The student news site of Carlmont High School in Belmont, California.

Scot Scoop News

The student news site of Carlmont High School in Belmont, California.

Scot Scoop News

The student news site of Carlmont High School in Belmont, California.

Scot Scoop News

Satire: The upper-middle class is our only hope

Pollution / USDA NRCS Montana / Flickr / PDM 1.0 DEED
Trash piles around burn barrels behind houses in Hill County.

Congratulations! If you buy organic produce and own a hybrid or electric vehicle, we’re all about to die, and it’ll be your fault.

Ever since Taylor Swift’s private flight logs were released, the internet has been going wild over her carbon footprint and environmental impact, which is, frankly, relatively low compared to other celebrities. 

Not to disregard her 170 flights in the first seven months of 2022; however, she doesn’t even make the top 30 list of most significant carbon contributors.

Emission data from the Carbon Tracker shows the obscene impact of all your favorite billionaires’ private plane flights — from plastic queen Kim Kardashian to leader in electric vehicles Elon Musk, these high-profile celebrities and other top 0.1%-ers account for over 16% of annual carbon emissions from heating their massive mansions, taking a private jet to reach the remote, and escaping to their yachts that could easily hold all of Nick Cannon’s extended family. 

Correspondingly, these high-emission, high-income celebs live in high-emission, high-income nations where they can fan away any environmental impact with carbon credits because they don’t see the effects in their day-to-day life the same way low-emission countries without the resources to protect themselves from climate change do.

Chad is regarded as the most environmentally vulnerable country due to consistent floods and famine — which have only worsened over the past few decades — yet only emitted 0.14 metric tons of carbon per capita in 2019. Similarly, Somalia, affected by droughts and famine, produced 0.04 metric tons per capita in 2019.

The per capita income in Chad, Somalia, and other low-emission countries averaged $800 in 2023 — whereas the industrialized U.S. and China, with a shared responsibility of 43% of global carbon emissions, see per capita incomes around $70,000-$20,000 each.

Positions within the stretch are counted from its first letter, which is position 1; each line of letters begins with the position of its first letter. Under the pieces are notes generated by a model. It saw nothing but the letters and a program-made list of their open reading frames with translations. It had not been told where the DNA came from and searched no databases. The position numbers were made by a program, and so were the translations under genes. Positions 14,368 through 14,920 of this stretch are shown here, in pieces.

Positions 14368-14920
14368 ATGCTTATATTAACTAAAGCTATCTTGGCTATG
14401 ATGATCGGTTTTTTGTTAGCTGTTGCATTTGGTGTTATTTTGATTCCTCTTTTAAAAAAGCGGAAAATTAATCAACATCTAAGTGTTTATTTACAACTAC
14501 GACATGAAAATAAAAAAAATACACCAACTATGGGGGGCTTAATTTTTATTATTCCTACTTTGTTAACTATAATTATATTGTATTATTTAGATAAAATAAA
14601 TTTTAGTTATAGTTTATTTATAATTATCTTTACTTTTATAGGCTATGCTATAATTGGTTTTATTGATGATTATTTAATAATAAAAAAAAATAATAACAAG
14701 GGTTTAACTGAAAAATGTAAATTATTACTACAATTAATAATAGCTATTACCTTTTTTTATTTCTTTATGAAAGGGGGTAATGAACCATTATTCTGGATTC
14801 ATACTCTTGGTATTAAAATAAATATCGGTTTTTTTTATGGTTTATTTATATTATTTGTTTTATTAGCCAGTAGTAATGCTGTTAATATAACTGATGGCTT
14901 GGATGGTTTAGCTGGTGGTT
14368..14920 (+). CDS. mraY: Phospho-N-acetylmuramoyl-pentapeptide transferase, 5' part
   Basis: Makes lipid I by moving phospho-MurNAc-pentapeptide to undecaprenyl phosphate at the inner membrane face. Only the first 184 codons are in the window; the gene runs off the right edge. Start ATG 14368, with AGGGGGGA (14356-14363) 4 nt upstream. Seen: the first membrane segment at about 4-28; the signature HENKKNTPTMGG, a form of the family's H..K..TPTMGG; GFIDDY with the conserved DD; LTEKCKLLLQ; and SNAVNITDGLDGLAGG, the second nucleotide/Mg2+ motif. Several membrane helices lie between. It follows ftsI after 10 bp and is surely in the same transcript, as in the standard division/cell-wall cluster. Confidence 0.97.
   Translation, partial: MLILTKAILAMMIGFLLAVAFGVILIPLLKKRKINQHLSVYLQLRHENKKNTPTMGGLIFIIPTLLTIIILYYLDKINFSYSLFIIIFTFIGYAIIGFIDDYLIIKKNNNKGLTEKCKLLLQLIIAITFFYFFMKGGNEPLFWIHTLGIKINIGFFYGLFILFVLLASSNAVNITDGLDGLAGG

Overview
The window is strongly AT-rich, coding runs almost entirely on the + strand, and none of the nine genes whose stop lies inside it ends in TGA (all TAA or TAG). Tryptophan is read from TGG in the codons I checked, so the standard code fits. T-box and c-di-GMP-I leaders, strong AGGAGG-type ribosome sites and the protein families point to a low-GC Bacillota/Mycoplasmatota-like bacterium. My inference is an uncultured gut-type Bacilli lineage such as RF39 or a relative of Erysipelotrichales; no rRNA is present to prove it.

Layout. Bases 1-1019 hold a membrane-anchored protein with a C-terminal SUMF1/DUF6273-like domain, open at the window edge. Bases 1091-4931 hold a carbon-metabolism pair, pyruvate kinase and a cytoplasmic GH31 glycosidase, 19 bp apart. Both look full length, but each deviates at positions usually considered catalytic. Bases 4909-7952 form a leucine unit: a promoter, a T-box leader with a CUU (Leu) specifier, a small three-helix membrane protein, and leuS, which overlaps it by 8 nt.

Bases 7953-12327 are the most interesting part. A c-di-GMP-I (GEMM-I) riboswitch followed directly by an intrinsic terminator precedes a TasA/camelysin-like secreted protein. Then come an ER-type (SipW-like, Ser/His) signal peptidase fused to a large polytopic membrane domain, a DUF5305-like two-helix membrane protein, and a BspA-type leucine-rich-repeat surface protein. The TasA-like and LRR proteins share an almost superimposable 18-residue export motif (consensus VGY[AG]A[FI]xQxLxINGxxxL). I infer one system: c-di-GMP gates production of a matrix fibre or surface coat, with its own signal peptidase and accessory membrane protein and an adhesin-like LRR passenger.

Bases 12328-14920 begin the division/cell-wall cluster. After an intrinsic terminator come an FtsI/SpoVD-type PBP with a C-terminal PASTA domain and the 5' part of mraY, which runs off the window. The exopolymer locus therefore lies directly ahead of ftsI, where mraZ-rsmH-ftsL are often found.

However, as the previously stated data on our favorite celebrities eludes, very little of the U.S. carbon footprint comes from anyone with an annual income of $70,000 or less. 

In fact, the bottom 80% of American households account for less than half of the national emissions. For context, to be in the top 20%, you’d need an annual income of at least $130,000.

To think, environmentally friendly recycling, energy usage and sources, and water conservation initiatives are pushed onto the citizens who hardly make a tangible impact in relation to the top 0.1%. Who are you to encourage solar panels when your electric vehicle company produced 33 million metric tons of carbon in 2022? 

The supposed environmental benefits of Teslas and other electric vehicles are rendered obsolete in the face of supply chain pollution and the fact that Tesla owners with too much money just bought their second car in four years — the Cybertruck: a glorified cardboard box with bad internal turn signals.

The audacity doesn’t stop there. An absurd yet lucrative carbon credit industry has these high-emission companies and millionaires in a chokehold for, effectively, permission to pollute the environment.

For those who don’t know, carbon credits are like Bitcoin but with an added flair of supposed environmental benefit. 

A carbon credit is a permit that allows the holder to emit one ton of carbon dioxide or other greenhouse gas per credit. Any significant pollutant company is “awarded” credits annually to provide a supposed limit on their pollution. Obviously, though, you can’t just cap pollution (think of the economy!) — thus, companies can sell their “unused” credits to other companies that want to destroy our planet more than they’ve been given a free pass to.

Lately, Disney, Nike, Drake, and Swift have been buying credits to offset their emissions from manufacturing shoes, producing blockbuster flops, and touring the world with visits to Travis Kelce now and then.

Either for peace of mind or to put flashy headlines in front of people who don’t understand the little effect carbon credits actually have, these superstar companies and celebrities are buying permission to release greenhouse gasses from companies that weren’t going to use them anyway — absolutely insane how environmentally conscious they’re being.

The lowest emitters of greenhouse gases — read: countries or people who can’t afford to degrade the environment — have minimal resources even to attempt to lower their already insignificant releases. Meanwhile, the highest emitters of greenhouse gases will take a private jet that is 14 times more polluting than a commercial flight to their second vacation home in France and pay off their guilt.

That leaves the select class of people who can regularly spend $12 on organic grapes from Whole Foods yet can’t complete Musk’s long-running joke with his naming of the Tesla models — S3XY, super clever — tasked with saving the planet they’re hardly destroying.

Best of luck!

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About the Contributor
Jackson Sneeringer, Scot Scoop Editor
Jackson is a junior at Carlmont High School, and she is so excited to be a part of the Scot Scoop editorial board. She covers topics ranging from tragedies to local events and Bay Area news. In her spare time, she is often found writing, playing sports, and traveling. You can see her portfolio here.

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